For the economy, the policy is a clear move towards achieving green recovery in the post-Covid era. This makes India one of the very few developing nations which have taken tangible measures towards sustainable development in the automobile industry. For an average Indian, this calls for some cost-benefit analysis before heading onto their vehicle’s 15thanniversary. The scrappage incentives can only result in a mild uptick in sales of EVs in the short run as ICE vehicles and alternative fuel vehicles retain their edge.
India’s vehicle scrappagepolicy introduced in the 2021 budget session aims at replacing end-of-life vehicles (ELV) by granting incentives for scrappage or disincentives for retaining them.
Apart from ensuring that inefficient and polluting vehicles are retired, it also embarks on an ambitious formalisation of the scrappage industry. Under the policy, scrap value of ELV is fixed at 4%-6% of the ex-showroom price of the new purchase. Owners of personal vehicles older than 20 years and commercial vehicles older than 15 years must bid farewell to their rides, if found unfit. Even to retain personal vehicles older than 15 years is possible, but at a price. Electric vehicles (EVs) are exempt from paying a green tax, proposed for personal vehicles at the time of re-registration. Green tax is already applicable in some cities, but this is now set to be levied nationwide with differing rates, with highly polluted cities going up to as much as 50% of the road tax.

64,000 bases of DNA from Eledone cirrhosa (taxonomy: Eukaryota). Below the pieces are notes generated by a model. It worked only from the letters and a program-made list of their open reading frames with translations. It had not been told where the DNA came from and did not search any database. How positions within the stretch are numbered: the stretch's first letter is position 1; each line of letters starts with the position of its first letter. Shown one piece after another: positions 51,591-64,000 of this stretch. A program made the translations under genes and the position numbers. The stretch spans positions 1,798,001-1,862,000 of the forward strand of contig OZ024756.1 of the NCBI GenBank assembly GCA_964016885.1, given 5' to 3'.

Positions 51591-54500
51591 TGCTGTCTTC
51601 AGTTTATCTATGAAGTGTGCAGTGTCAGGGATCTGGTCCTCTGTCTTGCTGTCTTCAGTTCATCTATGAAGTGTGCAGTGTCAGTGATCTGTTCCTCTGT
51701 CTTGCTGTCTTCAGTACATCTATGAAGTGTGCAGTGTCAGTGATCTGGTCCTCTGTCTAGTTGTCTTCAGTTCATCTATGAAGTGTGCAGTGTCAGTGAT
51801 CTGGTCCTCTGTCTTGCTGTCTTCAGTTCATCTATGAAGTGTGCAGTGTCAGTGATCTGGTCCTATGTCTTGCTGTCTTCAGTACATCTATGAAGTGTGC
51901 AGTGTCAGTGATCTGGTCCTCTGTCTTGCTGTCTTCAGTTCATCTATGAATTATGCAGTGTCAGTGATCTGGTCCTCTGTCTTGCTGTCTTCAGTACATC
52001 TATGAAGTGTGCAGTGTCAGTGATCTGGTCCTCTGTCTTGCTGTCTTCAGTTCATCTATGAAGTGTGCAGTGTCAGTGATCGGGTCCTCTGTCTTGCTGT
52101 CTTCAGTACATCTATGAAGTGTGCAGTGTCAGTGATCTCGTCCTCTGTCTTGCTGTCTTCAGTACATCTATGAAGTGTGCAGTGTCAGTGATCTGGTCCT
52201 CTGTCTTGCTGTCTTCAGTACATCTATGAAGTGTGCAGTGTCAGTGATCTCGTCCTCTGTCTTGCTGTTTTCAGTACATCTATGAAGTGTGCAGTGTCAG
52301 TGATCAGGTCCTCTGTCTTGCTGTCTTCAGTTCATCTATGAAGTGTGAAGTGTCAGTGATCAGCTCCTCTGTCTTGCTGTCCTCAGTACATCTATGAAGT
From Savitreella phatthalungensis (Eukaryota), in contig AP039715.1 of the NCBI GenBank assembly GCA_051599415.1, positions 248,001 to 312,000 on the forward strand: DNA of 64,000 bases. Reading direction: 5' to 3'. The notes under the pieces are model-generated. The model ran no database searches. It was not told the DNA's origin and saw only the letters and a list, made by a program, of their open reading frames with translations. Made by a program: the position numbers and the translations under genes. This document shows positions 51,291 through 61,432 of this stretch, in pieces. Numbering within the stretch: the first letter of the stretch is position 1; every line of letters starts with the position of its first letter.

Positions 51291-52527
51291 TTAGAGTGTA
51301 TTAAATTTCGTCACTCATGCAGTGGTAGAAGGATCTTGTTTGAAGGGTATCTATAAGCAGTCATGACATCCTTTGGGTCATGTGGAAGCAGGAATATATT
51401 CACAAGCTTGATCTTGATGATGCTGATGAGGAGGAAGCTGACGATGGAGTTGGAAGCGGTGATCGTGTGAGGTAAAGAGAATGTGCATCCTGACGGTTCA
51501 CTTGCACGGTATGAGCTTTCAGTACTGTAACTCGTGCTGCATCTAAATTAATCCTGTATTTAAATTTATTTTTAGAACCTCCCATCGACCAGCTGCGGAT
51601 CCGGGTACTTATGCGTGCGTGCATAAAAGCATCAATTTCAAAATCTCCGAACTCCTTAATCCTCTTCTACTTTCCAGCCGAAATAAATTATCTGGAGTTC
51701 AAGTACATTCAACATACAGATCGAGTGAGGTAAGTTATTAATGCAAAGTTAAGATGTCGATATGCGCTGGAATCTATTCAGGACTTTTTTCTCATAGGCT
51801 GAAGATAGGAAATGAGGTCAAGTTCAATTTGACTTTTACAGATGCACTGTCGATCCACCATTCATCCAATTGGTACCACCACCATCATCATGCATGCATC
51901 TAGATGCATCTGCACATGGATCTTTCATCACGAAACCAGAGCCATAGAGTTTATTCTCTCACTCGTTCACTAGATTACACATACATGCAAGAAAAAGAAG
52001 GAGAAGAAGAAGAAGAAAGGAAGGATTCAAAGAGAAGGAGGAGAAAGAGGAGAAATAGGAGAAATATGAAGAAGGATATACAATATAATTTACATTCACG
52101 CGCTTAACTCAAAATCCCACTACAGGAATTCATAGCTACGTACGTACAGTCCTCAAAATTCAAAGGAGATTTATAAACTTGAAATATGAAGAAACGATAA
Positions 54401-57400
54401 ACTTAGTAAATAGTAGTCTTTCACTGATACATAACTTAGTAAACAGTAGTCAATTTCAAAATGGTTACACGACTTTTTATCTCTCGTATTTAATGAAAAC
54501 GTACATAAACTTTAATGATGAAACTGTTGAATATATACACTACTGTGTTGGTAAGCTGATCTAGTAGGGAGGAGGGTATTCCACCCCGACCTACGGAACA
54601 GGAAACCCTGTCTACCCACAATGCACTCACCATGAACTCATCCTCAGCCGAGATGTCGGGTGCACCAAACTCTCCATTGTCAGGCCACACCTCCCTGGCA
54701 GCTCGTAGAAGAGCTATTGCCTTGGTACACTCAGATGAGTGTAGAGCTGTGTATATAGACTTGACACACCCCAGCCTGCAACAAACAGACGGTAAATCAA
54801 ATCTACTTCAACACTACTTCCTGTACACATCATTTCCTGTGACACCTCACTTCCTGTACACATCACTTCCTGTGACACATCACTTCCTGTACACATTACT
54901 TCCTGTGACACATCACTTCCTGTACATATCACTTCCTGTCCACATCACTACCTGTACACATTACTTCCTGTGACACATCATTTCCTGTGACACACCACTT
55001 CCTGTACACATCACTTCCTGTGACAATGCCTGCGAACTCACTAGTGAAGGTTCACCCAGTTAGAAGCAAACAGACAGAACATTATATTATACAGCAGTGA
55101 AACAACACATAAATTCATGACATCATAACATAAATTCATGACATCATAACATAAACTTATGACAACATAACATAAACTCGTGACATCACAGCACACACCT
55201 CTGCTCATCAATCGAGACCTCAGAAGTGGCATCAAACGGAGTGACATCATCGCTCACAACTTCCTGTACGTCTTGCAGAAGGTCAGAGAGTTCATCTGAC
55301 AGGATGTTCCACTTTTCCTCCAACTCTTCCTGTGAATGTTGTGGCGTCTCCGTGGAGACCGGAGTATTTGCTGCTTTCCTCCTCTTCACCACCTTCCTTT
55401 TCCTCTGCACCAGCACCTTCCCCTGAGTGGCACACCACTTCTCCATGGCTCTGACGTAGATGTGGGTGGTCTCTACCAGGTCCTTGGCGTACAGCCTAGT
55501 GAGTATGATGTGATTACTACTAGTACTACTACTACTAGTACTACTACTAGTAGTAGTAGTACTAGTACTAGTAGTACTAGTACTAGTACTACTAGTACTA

For the economy, the policy is a clear move towards achieving green recovery in the post-Covid era. This makes India one of the very few developing nations which have taken tangible measures towards sustainable development in the automobile industry. For an average Indian, this calls for some cost-benefit analysis before heading onto their vehicle’s 15thanniversary.
Compared to EVs, ICE vehicles have the advantage of being tried and tested. Moreover, they are cheaper at the time of purchase. Exemption of electric vehicles and strong hybrids from additional taxes and fees does seem like a strong stimulator of EV demand. But similar exemption of alternative fuel vehicles dampens the potential rise in EV sales.
India features among the top 10 automobile producers in the world – a testimony to the current and potential capacity of the sector. It is therefore insightful to analyse India’s position relative to the world’s leading producers of automobiles. In terms of size of the auto sector, India is a strong contender among countries such as Germany, USA, the UK, Canada, France, as well as some of the Nordic countries. However, when the sector is disaggregated into various segments notable differences emerge with important takeaways for India.
By some independent estimates, up to 80% of the Indian EV market is dominated by two-wheelers. The share of affordable four wheelers is only a little over 10%. The remaining are small shares of heavy-duty commercial vehicles and luxury cars. This is in sharp contrast with other countries, where the two/three-wheeler segment is relatively less dominant.